But there are a few epic jousting battles that need to be mentioned in order to show just exactly how agitating my father has been. And by looking at these battles against the backdrop of America’s evolving social & healthcare landscape, we can see how my father’s career has been shaped by his fight against the forces that have attempted to diminish that landscape.

By the end of his first decade in Woodstock—the early 80s, as he was beginning his solo practice—the town had begun its transformation from a truly rural community to an almost-suburb of Chicago. This meant that a lot of change was coming quickly to a place that had been very much the same for decades. This uniquely-dynamic setting helped two oddly disparate cultural tides to create a kind of perfect storm at Woodstock Memorial Hospital.

One of these cultural tides could be seen coming a mile away: a backlash against those increasingly brown-skinned-filled white coats at local medical facilities (and their cornucopia of funny accents). McHenry County was no longer the lily-white pond that my father dove into in 1972.

Weary from a long recession and feeling more disempowered in this changing social landscape, many people in these communities were also feeling that these forces of undesired & negative change were at work within their local hospitals & clinics. Healthcare was becoming more costly & de-personalized, and access to good care was becoming more difficult—particularly for the poorest or sickest. Essentially, the downward curve in American healthcare toward today’s broad disfunction had begun.

Although the large & complicated forces that were truly driving this change would take decades to become clear, people still needed somewhere to focus their frustration with the system at the time. Institutionally, insurance companies beame one of the early targets for patient venom. But individually, as misdirected as it was, this frustration was sometimes focused on simply the most visibly different element of their care: all these doctors with the dark skin & the funny accents.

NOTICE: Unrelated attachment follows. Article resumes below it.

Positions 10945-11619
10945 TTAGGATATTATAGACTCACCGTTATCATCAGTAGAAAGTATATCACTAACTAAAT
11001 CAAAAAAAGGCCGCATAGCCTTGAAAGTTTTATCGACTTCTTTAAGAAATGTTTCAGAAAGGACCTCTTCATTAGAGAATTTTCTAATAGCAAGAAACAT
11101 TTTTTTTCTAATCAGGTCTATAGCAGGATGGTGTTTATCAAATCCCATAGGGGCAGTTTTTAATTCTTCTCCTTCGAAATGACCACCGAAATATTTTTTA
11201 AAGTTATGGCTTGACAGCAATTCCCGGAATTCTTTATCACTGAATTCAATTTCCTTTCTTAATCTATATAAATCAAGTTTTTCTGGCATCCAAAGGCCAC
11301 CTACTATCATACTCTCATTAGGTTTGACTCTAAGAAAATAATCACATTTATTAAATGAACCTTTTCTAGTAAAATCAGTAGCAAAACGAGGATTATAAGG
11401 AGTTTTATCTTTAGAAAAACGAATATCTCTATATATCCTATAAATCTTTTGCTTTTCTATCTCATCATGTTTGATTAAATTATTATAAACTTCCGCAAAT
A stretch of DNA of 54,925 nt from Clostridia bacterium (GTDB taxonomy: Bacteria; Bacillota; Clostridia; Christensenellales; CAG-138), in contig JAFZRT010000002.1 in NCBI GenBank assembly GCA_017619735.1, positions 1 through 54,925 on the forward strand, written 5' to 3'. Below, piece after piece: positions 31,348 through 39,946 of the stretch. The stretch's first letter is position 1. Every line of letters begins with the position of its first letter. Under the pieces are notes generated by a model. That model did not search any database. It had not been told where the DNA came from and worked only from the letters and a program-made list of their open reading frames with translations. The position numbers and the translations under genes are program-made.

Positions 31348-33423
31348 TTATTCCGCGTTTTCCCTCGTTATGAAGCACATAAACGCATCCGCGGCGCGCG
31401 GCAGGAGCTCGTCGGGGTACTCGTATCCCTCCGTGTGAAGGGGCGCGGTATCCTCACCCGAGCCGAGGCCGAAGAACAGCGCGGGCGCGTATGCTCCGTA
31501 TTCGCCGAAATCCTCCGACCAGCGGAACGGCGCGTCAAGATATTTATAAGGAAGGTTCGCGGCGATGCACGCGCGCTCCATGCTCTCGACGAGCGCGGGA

Patient discomfort with their foreign doctors, however, wasn’t the real cultural problem in places like Woodstock’s Memorial Hospital. Even if they grumbled about it, patients didn’t actually have the power to affect staffing, organizational & healthcare decisions. But this cultural-clash extended beyond patients & doctors—it also existed within the hospital’s own medical & administrative personnel. In some of the staff’s eyes, this seemingly-sudden influx of outsiders was more like an invasion—another sign that the rest of the world was forcing itself into this once well-sealed dominion. To makes things worse, these invaders could be pushy. And they sometimes had their own way of doing things, viewing problems & approaching solutions—often creating a fundamental chasm of communication.

One of the factors that has helped my father to be an effective agent of change over the years is that, early on, he chose to really become an American, and not hold too tightly to his foreign roots (holding tightly to those roots was something that most of those early immigrant doctors tended to do). He didn’t remain a cultural outsider, didn’t focus his social & professional circle around fellow foreigners.

And so, even though he was defintitely one of those pushy invaders (maybe the pushiest) he didn’t suffer that chasm of communication. He understood how to work the system, push its buttons & oil its machinery. This helped to make him a fantastic coalition-builder even though he had arrived on the scene as an outsider. In fact, he had done such a good job of assimilating that his patients occasionally complained to him about all these foreigners at the hospital. When he would point out that he too, in fact, was a foreigner, they would often look surprised and remark something about how he wasn’t really a foreigner—which of course makes no sense, but it did to them.

(Another example of his personality’s impact on his appearance—and his goofy humor: sometimes when sitting behind his office desk he’d ask patients to guess how tall he was. They’d often guess somewhere between 5' 8" & 5' 10". No matter what they guessed, he’d usually say they were right. In truth, he’s 5' 4".)

So when this anti-immigrant backlash began to bubble up at Woodstock Memorial, my father was in a unique position to help smooth the institution’s transition to a more multi-cultural future. Unfortunately, there was that other half of the perfect storm—the really weird tide that helped turn a common tale of culture clashes into a made-for-TV melodrama.

Ever heard of EST? If you’re under 40, probably not. Back in the 70s & early 80s EST (which stands for Ehard Seminars Training) offered seminars & courses that supposedly trained your mind to experience being with more “satisfaction” & clarity—freeing you, for example, from past entanglements. Imagine a super-70s, New-Agey, Zen-poser, pseudo-psychological Scientology (without all of the conspiracy, wrath, enslavement, idol-worship, mind-control, science fiction, bizarro-technology, Ponzi-scheming & utter-creepiness that makes actual Scientology so awesome).